Apprentices at Cumbria, Northumberland, Tyne and Wear NHS Foundation Trust (CNTW) have adapted to new ways of working due to the coronavirus pandemic.
A provider of mental health and disability services, CNTW currently has 384 enrolled apprentices across a number of areas including administration, finance and IT, offering a way for people to learn and earn.
When the pandemic hit, many apprentices were told to continue their work and qualifications from home. Apprentices are among many employees whose normal working lives have been disrupted.
Michael Bottomley is a finance apprentice at CNTW. “I cannot stress enough how much help some of the remote working functions on Microsoft Teams have been to support me through my learning,” he says, “and the support my colleagues have provided me with has been essential to my success.
“I have continued studying my AAT and have now been able to sit my first few exams!” Michael’s exams had been cancelled earlier in the pandemic, but he was able to continue doing live classes via video conferences, and has now scored and an impressive 89% and 90% in the tests.
“At times it can get a bit lonely working from home, especially as I previously worked in the bustling hospitality industry, but at least I can spend my lunch break with my girlfriend as she is also working from home. I tend to put the radio on in the background quietly, so that I have some background noise. We have recently got a new a puppy Cocker Spaniel, who sits on my feet while I’m working!
“I try to take an early morning walk at about 6:30am, to refresh me and get me ready for my day ahead. Now that I work from home it’s all too easy to wake up just before I start work, as my only commute is walking downstairs! But I still feel the importance of having some time to myself – whether this be a drive to work, or walking the dog before work – and I think it really helps with my performance throughout the day.”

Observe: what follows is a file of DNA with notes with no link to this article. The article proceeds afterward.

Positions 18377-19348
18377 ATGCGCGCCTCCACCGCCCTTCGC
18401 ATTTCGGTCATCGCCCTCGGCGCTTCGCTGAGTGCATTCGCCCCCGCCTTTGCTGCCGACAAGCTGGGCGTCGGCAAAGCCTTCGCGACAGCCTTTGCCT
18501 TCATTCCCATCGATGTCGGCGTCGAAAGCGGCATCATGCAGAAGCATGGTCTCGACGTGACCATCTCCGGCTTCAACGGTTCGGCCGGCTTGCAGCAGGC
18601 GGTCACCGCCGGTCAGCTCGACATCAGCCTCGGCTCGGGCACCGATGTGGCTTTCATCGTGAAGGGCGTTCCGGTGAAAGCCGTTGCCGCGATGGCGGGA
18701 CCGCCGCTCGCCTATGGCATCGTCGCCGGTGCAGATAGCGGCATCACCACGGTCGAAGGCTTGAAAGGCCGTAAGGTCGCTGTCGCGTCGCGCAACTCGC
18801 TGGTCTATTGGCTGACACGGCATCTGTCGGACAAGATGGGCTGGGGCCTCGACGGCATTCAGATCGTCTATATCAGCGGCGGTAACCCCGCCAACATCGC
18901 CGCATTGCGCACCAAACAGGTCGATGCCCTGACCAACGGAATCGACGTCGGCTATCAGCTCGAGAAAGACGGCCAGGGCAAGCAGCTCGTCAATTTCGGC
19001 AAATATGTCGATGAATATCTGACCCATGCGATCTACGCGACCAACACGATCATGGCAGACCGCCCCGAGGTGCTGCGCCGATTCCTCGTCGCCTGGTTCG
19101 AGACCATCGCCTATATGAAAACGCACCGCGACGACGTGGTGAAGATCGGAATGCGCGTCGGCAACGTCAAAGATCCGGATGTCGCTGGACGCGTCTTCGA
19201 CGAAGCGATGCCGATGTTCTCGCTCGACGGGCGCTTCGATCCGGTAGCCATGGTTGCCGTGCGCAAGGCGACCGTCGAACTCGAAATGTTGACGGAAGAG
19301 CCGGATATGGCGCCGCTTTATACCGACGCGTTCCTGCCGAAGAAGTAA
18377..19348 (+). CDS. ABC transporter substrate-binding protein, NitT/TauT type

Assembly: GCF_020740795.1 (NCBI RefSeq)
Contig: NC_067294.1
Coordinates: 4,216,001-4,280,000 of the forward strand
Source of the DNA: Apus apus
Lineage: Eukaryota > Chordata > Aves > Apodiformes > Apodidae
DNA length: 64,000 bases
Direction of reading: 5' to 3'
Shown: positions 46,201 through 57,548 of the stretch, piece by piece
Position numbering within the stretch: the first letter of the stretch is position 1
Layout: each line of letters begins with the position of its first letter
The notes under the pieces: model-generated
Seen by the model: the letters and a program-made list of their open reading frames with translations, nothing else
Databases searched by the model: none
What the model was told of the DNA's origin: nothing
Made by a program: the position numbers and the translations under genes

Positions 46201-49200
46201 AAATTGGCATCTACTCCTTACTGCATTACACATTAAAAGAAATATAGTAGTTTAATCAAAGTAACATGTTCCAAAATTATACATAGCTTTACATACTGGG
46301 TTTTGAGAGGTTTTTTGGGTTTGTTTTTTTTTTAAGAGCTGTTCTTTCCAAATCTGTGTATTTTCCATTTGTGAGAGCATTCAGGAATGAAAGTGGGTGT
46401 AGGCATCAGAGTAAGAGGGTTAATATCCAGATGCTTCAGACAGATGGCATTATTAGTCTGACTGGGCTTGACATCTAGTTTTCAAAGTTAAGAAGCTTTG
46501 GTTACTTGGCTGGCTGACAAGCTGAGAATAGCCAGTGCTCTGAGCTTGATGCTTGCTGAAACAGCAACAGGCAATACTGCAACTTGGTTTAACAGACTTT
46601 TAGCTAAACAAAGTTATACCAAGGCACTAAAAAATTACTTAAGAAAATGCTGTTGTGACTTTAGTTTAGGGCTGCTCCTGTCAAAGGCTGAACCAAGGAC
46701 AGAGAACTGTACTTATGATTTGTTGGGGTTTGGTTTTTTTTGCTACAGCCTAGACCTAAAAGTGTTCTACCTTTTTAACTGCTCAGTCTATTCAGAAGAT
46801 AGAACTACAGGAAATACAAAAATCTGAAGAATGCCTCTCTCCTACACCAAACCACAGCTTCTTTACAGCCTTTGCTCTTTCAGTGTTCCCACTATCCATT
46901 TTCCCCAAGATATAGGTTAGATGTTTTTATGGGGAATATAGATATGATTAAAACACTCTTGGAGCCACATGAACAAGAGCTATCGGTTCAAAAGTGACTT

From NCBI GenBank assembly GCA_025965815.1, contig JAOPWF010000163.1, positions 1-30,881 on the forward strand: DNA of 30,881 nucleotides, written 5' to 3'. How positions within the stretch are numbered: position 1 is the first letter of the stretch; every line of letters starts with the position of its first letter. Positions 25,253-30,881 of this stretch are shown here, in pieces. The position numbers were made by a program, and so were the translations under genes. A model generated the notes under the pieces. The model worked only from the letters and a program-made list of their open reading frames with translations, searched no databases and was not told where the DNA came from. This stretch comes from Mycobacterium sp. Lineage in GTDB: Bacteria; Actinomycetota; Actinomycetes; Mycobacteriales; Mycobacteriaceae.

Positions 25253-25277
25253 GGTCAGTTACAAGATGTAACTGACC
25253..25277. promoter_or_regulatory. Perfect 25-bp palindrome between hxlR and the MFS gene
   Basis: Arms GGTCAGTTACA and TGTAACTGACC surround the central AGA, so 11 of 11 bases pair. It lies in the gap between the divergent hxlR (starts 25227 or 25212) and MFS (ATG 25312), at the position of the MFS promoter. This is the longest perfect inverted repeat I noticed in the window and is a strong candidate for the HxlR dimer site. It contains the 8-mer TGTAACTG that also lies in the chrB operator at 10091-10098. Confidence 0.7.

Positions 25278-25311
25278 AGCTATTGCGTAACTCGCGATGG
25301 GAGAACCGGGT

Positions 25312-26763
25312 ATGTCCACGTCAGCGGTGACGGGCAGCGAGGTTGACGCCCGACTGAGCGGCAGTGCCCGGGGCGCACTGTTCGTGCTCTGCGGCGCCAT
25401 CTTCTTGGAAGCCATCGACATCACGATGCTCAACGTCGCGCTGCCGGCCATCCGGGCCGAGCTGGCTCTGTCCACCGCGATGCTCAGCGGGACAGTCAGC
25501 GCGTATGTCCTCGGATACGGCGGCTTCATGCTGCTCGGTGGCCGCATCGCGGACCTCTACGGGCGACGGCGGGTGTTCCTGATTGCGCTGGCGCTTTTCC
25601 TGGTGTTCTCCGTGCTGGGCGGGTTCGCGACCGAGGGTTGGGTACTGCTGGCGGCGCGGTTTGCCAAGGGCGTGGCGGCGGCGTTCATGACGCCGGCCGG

Philip Rose became an admin apprentice on Shoredrift Ward at Hopewood Park after embarking on a career change.
He said: “My role involves working as a ward clerk, covering the day-to-day administrative tasks on the ward. I find this to be really rewarding and have received nothing but encouragement from the team.”
Despite his desire to continue working on the ward, Philip was sent to work from home turning his dining room into an office. After several weeks at home, he’s now back at work after jumping at an offer to come back in. Philip and other apprentices have been helping by packing scrubs to send to frontline staff.
“Being an apprentice can be hard work but every day is different and there are always new challenges,” he said. “Adapting old skills and learning new ones is extremely rewarding.”
Hannah Calder, a procurement apprentice, is also working from home. She said: “I’m doing my normal work from home so it doesn’t feel too different but it can be hard to concentrate sometimes.
“Some days are busier than others but on days when I’m not as busy I’m able to do my coursework.”
Annette Connor, Apprenticeships and Career Development Lead at CNTW, said: “This has been a difficult time for everyone and our apprentices have experienced a lot of disruption with their roles in recent months.
“We’re really proud of the way they have responded during the pandemic and have adapted to ensure the work still gets done to a high standard. They have been an asset to their teams in this difficult time.”
CNTW offers apprenticeships for anyone aged 16 and over. Find out more about the Trust’s apprenticeships here.